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Bpost to lose contract to distribute newspapers
Belgian postal service bpost is on the verge of losing its newspaper distribution rights after it reportedly failed to win the contract against two competitors: PPP and Proximy of France.
The current contract expires on 31 December and the next is worth €125 million a year, L’Echo reports.
Leaks indicate that PPP submitted the best proposal to the Belgian economy ministry for the distribution of newspapers, while Proximy won the rights to handle the distribution of periodicals.
At least 4,500 jobs at bpost are said to be connected to newspaper distribution and a special council of ministers has met regarding the matter but has not yet reached an official decision, nor are the relevant authorities commenting publicly on the situation.
In the meantime, bpost said the uncertainty was unfortunate and it criticised the fact that it only learned of the loss of the contract through leaks to the press.
“The decision is very important for our company,” chief executive Chris Peeters said in a statement, adding that the firm was in constant dialogue with social partners.
“For years, bpost has ensured the distribution of newspapers and periodicals throughout the country. The current uncertainty is weighing heavily on the employees concerned and their families.”
Bpost is a publicly traded company and saw its shares on the Brussels stock exchange tumble 12% when the news leaked. The press concession was recently reduced from €175 million to €125 million a year, and the company has been in turmoil for almost a year.
The Belgian postal carrier said that it remained “at the disposal” of the economy ministry to answer any questions and that it “insists on clarifying, as soon as possible, the timing envisaged and the next steps in the process”.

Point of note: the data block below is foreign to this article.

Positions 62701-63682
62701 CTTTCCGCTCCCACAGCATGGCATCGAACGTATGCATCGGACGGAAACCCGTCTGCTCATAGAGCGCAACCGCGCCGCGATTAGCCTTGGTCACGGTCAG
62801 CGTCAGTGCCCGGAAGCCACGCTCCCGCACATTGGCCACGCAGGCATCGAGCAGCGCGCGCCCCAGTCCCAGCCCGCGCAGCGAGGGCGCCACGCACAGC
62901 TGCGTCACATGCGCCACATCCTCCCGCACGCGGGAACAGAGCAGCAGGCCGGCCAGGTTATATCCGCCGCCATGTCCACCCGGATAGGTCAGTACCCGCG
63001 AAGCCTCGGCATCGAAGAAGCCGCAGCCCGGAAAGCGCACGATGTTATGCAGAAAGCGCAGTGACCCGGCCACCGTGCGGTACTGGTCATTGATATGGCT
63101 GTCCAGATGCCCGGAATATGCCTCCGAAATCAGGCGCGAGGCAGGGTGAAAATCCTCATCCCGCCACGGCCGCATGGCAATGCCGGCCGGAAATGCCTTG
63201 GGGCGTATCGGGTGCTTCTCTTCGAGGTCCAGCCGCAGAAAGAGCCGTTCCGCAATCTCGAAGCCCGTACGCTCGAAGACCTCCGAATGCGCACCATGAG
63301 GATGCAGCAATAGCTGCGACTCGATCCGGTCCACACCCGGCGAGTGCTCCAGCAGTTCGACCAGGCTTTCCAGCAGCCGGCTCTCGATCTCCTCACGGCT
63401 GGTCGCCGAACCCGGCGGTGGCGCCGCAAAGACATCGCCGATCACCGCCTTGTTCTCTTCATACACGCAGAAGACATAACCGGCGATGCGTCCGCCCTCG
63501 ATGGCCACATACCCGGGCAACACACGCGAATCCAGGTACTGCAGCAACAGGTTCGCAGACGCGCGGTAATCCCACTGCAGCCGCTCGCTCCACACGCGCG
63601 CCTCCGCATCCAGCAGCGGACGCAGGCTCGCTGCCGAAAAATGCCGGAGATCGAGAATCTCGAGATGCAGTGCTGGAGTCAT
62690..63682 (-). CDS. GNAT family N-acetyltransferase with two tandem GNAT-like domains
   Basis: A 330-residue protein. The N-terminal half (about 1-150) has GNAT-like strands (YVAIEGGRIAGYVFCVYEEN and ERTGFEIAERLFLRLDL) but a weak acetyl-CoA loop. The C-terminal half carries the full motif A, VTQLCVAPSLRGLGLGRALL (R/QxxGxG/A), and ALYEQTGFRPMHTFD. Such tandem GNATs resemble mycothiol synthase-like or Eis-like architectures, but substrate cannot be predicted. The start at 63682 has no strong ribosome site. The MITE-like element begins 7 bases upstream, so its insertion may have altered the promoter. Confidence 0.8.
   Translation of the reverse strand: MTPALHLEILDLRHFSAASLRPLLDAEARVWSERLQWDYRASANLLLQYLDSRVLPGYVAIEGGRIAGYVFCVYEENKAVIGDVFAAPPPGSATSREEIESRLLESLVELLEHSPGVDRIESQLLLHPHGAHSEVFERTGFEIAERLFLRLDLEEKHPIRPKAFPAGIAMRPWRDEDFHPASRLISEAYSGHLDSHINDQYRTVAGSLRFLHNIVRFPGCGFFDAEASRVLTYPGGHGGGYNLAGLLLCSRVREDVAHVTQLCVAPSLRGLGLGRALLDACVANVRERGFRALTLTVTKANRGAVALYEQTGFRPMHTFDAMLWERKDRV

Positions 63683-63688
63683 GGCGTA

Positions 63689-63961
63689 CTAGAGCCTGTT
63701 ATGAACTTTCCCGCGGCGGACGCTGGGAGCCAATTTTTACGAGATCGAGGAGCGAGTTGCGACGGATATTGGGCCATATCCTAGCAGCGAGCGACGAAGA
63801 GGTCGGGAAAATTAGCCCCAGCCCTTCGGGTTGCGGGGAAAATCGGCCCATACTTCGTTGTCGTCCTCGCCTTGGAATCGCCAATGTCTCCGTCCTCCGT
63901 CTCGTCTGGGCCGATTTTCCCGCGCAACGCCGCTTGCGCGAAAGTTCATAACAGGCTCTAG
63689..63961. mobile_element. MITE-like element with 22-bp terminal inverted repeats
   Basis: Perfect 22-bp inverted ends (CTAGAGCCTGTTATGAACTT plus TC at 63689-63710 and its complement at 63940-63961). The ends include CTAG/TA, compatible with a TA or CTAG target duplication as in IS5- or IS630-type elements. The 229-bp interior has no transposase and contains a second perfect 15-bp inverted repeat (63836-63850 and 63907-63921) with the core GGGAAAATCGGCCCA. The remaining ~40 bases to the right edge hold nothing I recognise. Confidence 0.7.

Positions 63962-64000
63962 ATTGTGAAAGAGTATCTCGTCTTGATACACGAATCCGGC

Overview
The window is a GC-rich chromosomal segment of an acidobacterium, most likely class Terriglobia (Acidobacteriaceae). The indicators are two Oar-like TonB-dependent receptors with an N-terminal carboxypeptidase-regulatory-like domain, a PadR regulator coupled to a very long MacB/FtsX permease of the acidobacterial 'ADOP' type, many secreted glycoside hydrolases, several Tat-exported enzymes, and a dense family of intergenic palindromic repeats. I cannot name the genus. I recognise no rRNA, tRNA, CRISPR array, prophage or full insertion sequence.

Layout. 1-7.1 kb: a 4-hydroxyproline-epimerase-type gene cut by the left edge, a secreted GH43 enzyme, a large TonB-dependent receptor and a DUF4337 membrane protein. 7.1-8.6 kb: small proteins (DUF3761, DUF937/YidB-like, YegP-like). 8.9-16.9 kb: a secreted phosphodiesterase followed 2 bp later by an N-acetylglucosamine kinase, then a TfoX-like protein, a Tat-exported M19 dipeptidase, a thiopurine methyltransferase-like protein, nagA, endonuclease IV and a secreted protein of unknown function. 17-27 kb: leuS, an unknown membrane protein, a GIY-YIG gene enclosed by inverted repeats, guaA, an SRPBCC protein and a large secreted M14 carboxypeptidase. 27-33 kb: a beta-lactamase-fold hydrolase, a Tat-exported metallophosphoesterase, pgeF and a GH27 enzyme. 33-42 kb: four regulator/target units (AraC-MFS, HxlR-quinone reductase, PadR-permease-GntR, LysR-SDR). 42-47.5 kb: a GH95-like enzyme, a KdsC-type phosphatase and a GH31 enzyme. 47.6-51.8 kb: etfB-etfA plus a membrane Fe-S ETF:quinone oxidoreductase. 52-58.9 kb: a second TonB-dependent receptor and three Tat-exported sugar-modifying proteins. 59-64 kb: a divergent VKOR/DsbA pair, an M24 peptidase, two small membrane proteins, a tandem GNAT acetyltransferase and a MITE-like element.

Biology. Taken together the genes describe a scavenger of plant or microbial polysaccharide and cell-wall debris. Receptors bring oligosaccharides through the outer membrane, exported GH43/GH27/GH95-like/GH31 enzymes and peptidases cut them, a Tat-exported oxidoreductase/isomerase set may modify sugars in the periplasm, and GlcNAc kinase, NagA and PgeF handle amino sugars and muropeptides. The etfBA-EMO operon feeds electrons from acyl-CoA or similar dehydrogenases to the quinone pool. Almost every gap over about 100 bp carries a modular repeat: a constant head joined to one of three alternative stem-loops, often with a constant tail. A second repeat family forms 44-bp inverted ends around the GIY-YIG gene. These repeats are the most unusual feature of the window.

Bpost also reiterated its commitment to finishing out the current contract: “Guaranteeing the quality and continuity of services is essential for bpost, particularly during this crucial end-of-year peak period.
"The thousands of postmen and women will ensure the distribution of newspapers and periodicals, as stipulated in the contract, at least until the end of the year.”
In reaction to the leaked news, the common trade union front expressed concern about the quality of newspaper distribution if the press concession were to be awarded to a private company.
“Bpost is the only company capable of managing this task logistically and operationally,” it said in a statement. “Will the companies that win this contract be able to guarantee such quality?”
Thierry Tasset of the CGSP estimates that 1,250 bpost employees would lose their jobs.
“The dailies are only carried for part of the day, for two hours for some, three hours for others, and others prepare the dailies during the night,” Tasset said.
“That's 4,500 people, 4,500 jobs for whom there would be less work, fewer hours to be worked, and whose activities would have to be reorganised. That would mean 1,250 people having to leave bpost.”
But the government may not have much room to manoeuvre if the proposals from competitors are significantly better. RTBF reports that the cost criterion accounted for 60% of the points in the award of the contract, and bpost is hardly the cheapest option.
Nevertheless, given the massive economic and social impact that would come with bpost losing the contract, government parties are divided.